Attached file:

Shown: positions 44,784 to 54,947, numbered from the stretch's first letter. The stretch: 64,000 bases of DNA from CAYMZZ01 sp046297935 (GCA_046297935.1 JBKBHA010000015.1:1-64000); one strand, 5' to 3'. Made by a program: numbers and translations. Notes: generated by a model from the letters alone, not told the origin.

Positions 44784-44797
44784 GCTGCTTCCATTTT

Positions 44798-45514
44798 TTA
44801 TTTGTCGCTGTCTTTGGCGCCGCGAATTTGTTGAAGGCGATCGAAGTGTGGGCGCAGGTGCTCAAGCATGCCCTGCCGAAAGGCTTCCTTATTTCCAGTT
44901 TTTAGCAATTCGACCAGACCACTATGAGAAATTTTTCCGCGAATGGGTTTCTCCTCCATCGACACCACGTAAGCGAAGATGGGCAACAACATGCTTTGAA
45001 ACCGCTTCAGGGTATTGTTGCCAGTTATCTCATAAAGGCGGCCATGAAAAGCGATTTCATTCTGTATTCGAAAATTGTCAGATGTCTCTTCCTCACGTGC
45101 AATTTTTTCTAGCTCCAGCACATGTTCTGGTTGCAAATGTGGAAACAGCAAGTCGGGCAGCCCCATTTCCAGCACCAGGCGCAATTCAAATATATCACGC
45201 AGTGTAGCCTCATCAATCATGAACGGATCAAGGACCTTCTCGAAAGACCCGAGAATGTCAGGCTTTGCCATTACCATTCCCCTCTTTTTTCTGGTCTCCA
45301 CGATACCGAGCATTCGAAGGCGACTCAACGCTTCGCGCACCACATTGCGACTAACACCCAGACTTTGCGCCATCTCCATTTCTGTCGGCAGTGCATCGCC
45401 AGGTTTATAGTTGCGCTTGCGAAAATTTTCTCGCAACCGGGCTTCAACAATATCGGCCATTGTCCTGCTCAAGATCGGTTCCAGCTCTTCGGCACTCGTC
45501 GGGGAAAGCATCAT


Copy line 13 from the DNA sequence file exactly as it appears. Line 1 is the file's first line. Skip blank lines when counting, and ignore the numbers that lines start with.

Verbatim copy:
45501 GGGGAAAGCATCAT